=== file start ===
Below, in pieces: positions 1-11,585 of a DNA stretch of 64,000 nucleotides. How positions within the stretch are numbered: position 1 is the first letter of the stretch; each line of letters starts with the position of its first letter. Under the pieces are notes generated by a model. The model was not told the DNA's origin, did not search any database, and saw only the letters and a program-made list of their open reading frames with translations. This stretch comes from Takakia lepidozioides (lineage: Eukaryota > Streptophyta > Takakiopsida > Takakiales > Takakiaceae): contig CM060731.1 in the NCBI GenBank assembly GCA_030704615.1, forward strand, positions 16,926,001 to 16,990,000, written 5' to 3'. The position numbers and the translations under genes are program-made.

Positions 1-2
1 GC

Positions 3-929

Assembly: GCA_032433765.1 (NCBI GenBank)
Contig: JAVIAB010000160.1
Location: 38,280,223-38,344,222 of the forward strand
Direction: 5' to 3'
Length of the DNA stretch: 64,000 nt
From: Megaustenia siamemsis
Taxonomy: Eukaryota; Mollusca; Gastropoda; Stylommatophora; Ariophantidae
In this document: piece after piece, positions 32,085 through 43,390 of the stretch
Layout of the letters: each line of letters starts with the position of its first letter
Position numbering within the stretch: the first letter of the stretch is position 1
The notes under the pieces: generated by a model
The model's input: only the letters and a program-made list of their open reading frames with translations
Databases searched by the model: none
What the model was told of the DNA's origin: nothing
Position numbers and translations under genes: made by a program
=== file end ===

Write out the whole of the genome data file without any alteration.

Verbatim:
Below, in pieces: positions 1-11,585 of a DNA stretch of 64,000 nucleotides. How positions within the stretch are numbered: position 1 is the first letter of the stretch; each line of letters starts with the position of its first letter. Under the pieces are notes generated by a model. The model was not told the DNA's origin, did not search any database, and saw only the letters and a program-made list of their open reading frames with translations. This stretch comes from Takakia lepidozioides (lineage: Eukaryota > Streptophyta > Takakiopsida > Takakiales > Takakiaceae): contig CM060731.1 in the NCBI GenBank assembly GCA_030704615.1, forward strand, positions 16,926,001 to 16,990,000, written 5' to 3'. The position numbers and the translations under genes are program-made.

Positions 1-2
1 GC

Positions 3-929

Assembly: GCA_032433765.1 (NCBI GenBank)
Contig: JAVIAB010000160.1
Location: 38,280,223-38,344,222 of the forward strand
Direction: 5' to 3'
Length of the DNA stretch: 64,000 nt
From: Megaustenia siamemsis
Taxonomy: Eukaryota; Mollusca; Gastropoda; Stylommatophora; Ariophantidae
In this document: piece after piece, positions 32,085 through 43,390 of the stretch
Layout of the letters: each line of letters starts with the position of its first letter
Position numbering within the stretch: the first letter of the stretch is position 1
The notes under the pieces: generated by a model
The model's input: only the letters and a program-made list of their open reading frames with translations
Databases searched by the model: none
What the model was told of the DNA's origin: nothing
Position numbers and translations under genes: made by a program